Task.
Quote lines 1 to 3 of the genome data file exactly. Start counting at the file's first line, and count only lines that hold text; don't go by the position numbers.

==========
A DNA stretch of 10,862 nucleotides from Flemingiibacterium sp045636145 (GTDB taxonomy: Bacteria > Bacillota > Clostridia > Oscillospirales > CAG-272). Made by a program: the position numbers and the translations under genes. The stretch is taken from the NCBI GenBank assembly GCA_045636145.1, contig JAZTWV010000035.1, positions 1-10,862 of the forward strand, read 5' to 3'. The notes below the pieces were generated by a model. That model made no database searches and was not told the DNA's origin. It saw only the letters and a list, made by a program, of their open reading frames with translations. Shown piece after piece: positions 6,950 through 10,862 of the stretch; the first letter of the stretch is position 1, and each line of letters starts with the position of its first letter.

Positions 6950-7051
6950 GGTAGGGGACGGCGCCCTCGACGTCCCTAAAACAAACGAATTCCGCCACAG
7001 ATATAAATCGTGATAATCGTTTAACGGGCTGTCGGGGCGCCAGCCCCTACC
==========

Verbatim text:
A DNA stretch of 10,862 nucleotides from Flemingiibacterium sp045636145 (GTDB taxonomy: Bacteria > Bacillota > Clostridia > Oscillospirales > CAG-272). Made by a program: the position numbers and the translations under genes. The stretch is taken from the NCBI GenBank assembly GCA_045636145.1, contig JAZTWV010000035.1, positions 1-10,862 of the forward strand, read 5' to 3'. The notes below the pieces were generated by a model. That model made no database searches and was not told the DNA's origin. It saw only the letters and a list, made by a program, of their open reading frames with translations. Shown piece after piece: positions 6,950 through 10,862 of the stretch; the first letter of the stretch is position 1, and each line of letters starts with the position of its first letter.

Positions 6950-7051
6950 GGTAGGGGACGGCGCCCTCGACGTCCCTAAAACAAACGAATTCCGCCACAG